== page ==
For The Love Of Creativity

nationalsewingmonth_2016

I have long heard of September being the National Sewing month through years of countless email blasts from fabrics.com and joann.com but I haven’t actually bothered to look into the history of that until today so definitely a fun fact and this is what I learned, “The observance of National Sewing Month began in 1982 with a proclamation from President Ronald Reagan declaring September as National Sewing Month “In recognition of the importance of home sewing to our Nation.” (nationalsewingmonth.org)

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As a tribute to Sewing month, I’m taking the opportunity to blog about a Cynthia Rowley inspired dress I created. Of course I added a few tweaks to it like a funnel/mock neck instead of the plain round neckline and picked a quatrefoil patterned jacquard fabric to construct it with rather than a solid fabric. In the past, my wardrobe was filled with solid colored frocks but now that I am getting older, I am leaning more to patterned dresses. I dunno what the psychology is behind older ladies and print but I can say I am definitely there. Lol.

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The dress inspiration is quite obvious, the beautiful, statuesque lady in royal blue, and then there’s mini me. The length is just right for my own personal preference since I lean more on the conservative side. My version looks a little bit more stiff due to the weight of the fabric being a jacquard compared to her lightweight and flowier crepe which also has a better drape. I wonder if fabric softener would actually fix the stiffness. I haven’t actually tried that on jacquard.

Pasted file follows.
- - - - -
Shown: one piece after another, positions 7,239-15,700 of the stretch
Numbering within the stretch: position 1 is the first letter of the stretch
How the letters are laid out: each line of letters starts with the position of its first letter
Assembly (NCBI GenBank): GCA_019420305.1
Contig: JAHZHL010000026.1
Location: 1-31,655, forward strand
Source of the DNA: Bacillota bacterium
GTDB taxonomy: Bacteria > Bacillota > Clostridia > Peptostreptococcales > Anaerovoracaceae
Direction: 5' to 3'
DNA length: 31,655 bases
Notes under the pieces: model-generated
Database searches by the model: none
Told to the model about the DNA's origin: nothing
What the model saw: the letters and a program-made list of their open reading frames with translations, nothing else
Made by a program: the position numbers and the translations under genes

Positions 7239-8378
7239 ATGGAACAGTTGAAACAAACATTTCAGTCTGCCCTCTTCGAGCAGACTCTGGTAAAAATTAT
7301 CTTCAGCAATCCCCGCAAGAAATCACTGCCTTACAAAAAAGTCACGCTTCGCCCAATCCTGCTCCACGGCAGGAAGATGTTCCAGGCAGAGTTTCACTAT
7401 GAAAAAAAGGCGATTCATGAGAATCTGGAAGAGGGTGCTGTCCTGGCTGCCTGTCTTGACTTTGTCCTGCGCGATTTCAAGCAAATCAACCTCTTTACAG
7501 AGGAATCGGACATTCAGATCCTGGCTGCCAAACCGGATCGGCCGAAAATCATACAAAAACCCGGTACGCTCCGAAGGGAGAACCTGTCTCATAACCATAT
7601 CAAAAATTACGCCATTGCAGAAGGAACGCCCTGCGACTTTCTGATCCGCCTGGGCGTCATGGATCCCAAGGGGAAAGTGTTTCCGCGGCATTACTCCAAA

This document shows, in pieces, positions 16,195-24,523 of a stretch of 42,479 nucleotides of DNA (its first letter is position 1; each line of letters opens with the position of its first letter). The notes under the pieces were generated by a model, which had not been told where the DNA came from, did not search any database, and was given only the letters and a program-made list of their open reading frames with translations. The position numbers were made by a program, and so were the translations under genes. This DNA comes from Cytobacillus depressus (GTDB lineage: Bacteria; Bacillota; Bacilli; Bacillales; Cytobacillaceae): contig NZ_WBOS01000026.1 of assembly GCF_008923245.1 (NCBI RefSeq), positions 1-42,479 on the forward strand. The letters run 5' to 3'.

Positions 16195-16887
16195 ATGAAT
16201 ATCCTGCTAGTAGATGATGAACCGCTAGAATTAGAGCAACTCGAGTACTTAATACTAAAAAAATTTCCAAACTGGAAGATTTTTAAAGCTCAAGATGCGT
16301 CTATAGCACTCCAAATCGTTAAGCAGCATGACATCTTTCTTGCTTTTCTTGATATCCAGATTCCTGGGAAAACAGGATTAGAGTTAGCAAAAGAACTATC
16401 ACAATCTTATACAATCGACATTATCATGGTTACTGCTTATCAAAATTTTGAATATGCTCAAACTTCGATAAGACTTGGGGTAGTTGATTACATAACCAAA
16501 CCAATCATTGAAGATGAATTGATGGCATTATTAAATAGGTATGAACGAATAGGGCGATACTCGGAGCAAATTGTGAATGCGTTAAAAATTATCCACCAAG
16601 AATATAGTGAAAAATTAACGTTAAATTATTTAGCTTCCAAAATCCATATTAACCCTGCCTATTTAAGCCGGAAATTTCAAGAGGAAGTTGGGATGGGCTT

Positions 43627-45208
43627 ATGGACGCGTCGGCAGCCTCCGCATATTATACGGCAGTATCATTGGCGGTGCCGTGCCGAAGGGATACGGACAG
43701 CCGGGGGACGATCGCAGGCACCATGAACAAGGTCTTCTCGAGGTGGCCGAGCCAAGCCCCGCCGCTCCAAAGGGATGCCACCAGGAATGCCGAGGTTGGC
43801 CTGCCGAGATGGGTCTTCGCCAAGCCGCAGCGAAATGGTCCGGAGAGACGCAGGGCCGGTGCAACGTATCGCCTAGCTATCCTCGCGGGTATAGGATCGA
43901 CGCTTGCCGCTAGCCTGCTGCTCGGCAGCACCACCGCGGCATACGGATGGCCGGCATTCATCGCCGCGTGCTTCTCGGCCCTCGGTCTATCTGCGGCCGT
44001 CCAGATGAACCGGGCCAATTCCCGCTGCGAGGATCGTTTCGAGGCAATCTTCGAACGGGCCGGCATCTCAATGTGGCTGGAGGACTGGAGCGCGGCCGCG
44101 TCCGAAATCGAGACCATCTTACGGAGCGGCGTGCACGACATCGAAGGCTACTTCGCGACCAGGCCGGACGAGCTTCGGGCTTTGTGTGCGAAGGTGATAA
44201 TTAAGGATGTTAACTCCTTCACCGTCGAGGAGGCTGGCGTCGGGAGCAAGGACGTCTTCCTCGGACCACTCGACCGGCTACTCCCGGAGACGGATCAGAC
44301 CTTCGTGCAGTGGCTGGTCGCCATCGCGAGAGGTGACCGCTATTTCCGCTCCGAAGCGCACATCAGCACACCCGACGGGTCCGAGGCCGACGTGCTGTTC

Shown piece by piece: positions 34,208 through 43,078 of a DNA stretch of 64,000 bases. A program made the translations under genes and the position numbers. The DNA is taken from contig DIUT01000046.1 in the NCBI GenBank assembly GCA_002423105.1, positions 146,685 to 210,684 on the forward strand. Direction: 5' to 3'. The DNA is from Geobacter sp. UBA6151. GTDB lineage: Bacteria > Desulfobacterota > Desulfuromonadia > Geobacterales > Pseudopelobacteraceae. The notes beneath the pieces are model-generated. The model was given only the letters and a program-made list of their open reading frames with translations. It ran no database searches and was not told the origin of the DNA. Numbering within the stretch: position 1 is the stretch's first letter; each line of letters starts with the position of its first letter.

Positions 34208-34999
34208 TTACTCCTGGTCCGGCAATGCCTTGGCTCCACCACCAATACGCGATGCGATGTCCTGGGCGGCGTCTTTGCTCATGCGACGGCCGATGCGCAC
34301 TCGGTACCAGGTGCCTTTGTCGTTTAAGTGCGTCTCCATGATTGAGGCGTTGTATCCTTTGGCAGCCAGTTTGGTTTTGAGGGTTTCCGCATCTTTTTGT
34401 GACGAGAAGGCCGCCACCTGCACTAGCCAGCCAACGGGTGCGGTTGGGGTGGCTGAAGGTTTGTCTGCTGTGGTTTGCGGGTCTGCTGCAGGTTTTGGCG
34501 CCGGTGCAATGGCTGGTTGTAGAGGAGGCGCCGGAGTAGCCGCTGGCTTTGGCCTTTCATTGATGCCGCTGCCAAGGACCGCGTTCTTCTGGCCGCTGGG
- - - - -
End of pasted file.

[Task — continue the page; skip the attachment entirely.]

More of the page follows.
I didn’t buy a dress pattern for this although Cynthia Rowley actually licenses her designs with Simplicity patterns. However, I’m not sure if they carry the exact pattern for this particular dress. I drafted my own from a simple shift dress sans ruffle hem RTW with the exact cut I wanted with a few tweaks. The ruffle hem pattern was easily achieved by cutting a long rectangular piece of fabric, however this was the most tedious part since I manually did the ruching with the needle and thread. I liked the fabric so much I didn’t want to take a chance on the automatic ruching feature from the serger plus it gave me more freedom to make the ruching more uniform and adjust if needed.

If you have a stash of fabric just sitting there, go do something with it. If you haven’t sewn before, give it a try. It’s definitely quite rewarding. What are you waiting for?

[Image Credit: Main Photo – craftsy.com]